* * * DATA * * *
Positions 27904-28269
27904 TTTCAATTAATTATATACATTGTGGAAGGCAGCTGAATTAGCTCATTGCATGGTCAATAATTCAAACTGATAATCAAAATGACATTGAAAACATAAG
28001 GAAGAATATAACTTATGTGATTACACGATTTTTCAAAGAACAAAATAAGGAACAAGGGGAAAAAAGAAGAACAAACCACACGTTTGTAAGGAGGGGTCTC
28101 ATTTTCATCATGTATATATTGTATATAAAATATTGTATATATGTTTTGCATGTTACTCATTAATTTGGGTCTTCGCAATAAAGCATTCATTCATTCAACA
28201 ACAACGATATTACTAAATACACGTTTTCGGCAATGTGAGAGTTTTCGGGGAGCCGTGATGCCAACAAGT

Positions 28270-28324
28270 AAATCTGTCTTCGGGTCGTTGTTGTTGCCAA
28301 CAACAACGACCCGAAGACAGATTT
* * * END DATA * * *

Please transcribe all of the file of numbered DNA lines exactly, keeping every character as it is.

Positions 27904-28269
27904 TTTCAATTAATTATATACATTGTGGAAGGCAGCTGAATTAGCTCATTGCATGGTCAATAATTCAAACTGATAATCAAAATGACATTGAAAACATAAG
28001 GAAGAATATAACTTATGTGATTACACGATTTTTCAAAGAACAAAATAAGGAACAAGGGGAAAAAAGAAGAACAAACCACACGTTTGTAAGGAGGGGTCTC
28101 ATTTTCATCATGTATATATTGTATATAAAATATTGTATATATGTTTTGCATGTTACTCATTAATTTGGGTCTTCGCAATAAAGCATTCATTCATTCAACA
28201 ACAACGATATTACTAAATACACGTTTTCGGCAATGTGAGAGTTTTCGGGGAGCCGTGATGCCAACAAGT

Positions 28270-28324
28270 AAATCTGTCTTCGGGTCGTTGTTGTTGCCAA
28301 CAACAACGACCCGAAGACAGATTT